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This publicity phoreleased by Fox Searchlight Pictures shows Helen Hunt left John Hawkes  scene from 'The Sessions.' (AP Photo/Fox

This publicity photo released by Fox Searchlight Pictures shows Helen Hunt, left, and John Hawkes in a scene from "The Sessions." (AP Photo/Fox Searchlight Pictures)

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Updated: December 19, 2012 11:55AM



Now playing at a theater near you:

Alex Cross ★ 1/2

Tyler Perry looks the part of James Patterson’s big, athletic hero, but he’s low-key-bordering-on-sleepwalker dull, and the standard-issue cop-vs.-serial-killer story presents Cross as more of a dopey psycho-babbler than a guy whose incisive mind cuts right to the heart of the case. With Edward Burns, Matthew Fox and Cicely Tyson. (PG-13, 102 min.)

Argo ★★★★

When protestors stormed the U.S. embassy in Tehran, taking 52 people hostage, six employees sneaked out a back door and sought refuge at the home of Canadian Ambassador Ken Taylor (Victor Garber). Longtime CIA operative Tony Mendez (Ben Affleck) comes up with a crazy scheme to rescue them: He’ll fly to Tehran, pretend that they all entered the country together to scout locations for a schlocky sci-fi movie called “Argo,” then walk right out the front door with them and fly home. (R, 120 min.)

Frankenweenie ★★★

Charlie Tahan provides the voice of Victor, a 10-year-old loner who’s understandably devastated when his only friend — his bull terrier, Sparky — gets hit by a car. But a lesson from his science teacher (Martin Landau) inspires Victor (whose last name happens to be Frankenstein) to try and bring Sparky back to life. (PG , 88 min.)

Here Comes the Boom ★

Henry Winkler as the music teacher faced with budget cuts that propel Kevin James, a tubby science teacher, onto the fighting circuit to raise cash and former UFC champ Bas Rutten as James’ trainer. (PG, 104 min.)

Looper ★★★ 1/2

The year is 2044, and America has fallen into a state of stylish squalor. Joseph Gordon-Levitt, in his darkest role yet, plays Joe, a junkie and former criminal who makes ends meet in this depraved world by working as a “looper,” a hired gun. Time travel hasn’t been invented yet, but it will be 30 years further in the future. A powerful mob boss known as the Rainmaker sends his enemies back in time to have them obliterated with no loose ends. But sometimes, future versions of the loopers themselves show up on the spot. (R, 119 min.)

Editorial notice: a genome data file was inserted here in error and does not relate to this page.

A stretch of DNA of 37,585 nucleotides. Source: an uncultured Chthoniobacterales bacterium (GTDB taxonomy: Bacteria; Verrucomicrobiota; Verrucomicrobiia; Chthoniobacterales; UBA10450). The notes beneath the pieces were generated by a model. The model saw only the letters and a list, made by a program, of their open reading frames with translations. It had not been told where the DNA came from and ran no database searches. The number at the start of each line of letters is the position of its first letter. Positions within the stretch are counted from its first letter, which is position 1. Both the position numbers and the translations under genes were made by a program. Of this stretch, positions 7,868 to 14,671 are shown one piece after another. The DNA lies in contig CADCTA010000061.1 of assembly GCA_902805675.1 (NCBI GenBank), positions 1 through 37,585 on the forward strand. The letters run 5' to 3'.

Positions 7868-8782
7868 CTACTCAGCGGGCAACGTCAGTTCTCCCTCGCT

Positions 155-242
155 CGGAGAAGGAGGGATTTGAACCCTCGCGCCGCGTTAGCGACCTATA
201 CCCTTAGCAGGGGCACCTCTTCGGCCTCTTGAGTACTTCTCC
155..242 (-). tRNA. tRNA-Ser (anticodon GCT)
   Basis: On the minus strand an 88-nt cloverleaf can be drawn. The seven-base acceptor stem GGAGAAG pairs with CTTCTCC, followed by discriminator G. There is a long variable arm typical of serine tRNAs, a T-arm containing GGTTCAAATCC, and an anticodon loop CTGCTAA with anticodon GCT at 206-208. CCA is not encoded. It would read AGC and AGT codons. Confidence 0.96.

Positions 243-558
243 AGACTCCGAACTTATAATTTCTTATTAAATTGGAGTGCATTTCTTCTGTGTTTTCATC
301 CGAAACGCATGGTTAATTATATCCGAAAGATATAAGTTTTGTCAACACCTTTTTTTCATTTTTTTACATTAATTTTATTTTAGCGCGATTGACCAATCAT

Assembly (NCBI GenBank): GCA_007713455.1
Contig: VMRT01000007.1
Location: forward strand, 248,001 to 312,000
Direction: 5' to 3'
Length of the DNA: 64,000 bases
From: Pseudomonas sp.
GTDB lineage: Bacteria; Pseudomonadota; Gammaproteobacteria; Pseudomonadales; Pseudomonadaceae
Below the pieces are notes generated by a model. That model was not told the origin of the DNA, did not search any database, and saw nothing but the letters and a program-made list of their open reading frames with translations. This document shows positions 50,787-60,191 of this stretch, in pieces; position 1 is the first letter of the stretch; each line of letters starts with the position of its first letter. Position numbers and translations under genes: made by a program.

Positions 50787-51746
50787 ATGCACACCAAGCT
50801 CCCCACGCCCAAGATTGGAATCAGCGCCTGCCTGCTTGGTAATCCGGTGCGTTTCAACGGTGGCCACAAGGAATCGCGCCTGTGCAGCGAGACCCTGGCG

The Paperboy ★★ 1/2

A hotshot Miami journalist (McConaughey) returns to his hometown to investigate whether a greasy swamp rat named Hilary Van Wetter (John Cusack) was placed wrongfully on death row for the murder of a local sheriff. He and his writing partner (David Oyelowo) are there at the urging of the tarty, boozy Charlotte Bless (Nicole Kidman), who’s become Hilary’s prison pen-pal and true love. (R, 106 min.)

The Sessions ★★ 1/2

Based on the true story of a man with polio who spends most of his time in an iron lung. John Hawkes stars as Mark O’Brien, the poet and journalist whose 1990 article, “On Seeing a Sex Surrogate,” inspired the script. Writer-director Ben Lewin delicately, helpfully lays out the details of Mark’s daily existence, including the fact that he can breathe on his own for a few hours at a time and that, while he can’t move anything from the neck down, he can feel sensation. Hence, his interest in visiting a sex therapist. (R, 95 min.)

Seven Psychopaths ★★ 1/2

Colin Farrell plays Marty, a hard-drinking screenwriter in Los Angeles. He gets sucked into the hijinks of his friend Billy (Sam Rockwell), whose dog-napping scheme turns bloody when Billy and his friend Hans (Christopher Walken) swipe the Shih Tzu of a pooch-loving gangster (Woody Harrelson). (R, 110 min.)

Smashed ★★

A first-grade teacher (Mary Elizabeth Winstead) finds her marriage and her work in jeopardy when she tries to stop drinking. Aaron Paul of “Breaking Bad” is her hard-partying husband. (R, 85 min.)

Taken 2 ★ 1/2

The family patriarch (Rade Sherbedgia) of all the thugs Liam Neeson’s ex-CIA Bryan Mills killed in the first movie for kidnapping his daughter in a prostitution ring proclaims that the dead are crying out for justice — so he and a countless band of goons head off to Istanbul to exact revenge from Mills, his daughter (Maggie Grace) and ex-wife (Famke Janssen). (PG-13, 92 min.)

Won’t Back Down ★★

The focus of this save-our-school drama practically assures it will fail to join the ranks of great, or even good, education tales. The movie takes the story out of the classroom and into the halls of bureaucracy, leaving almost every kid behind to center on two plucky parents battling entrenched administrators and union leaders to turn around a failing school. Maggie Gyllenhaal and Viola Davis are a pair of moms leading the fight. (PG, 121 min.)



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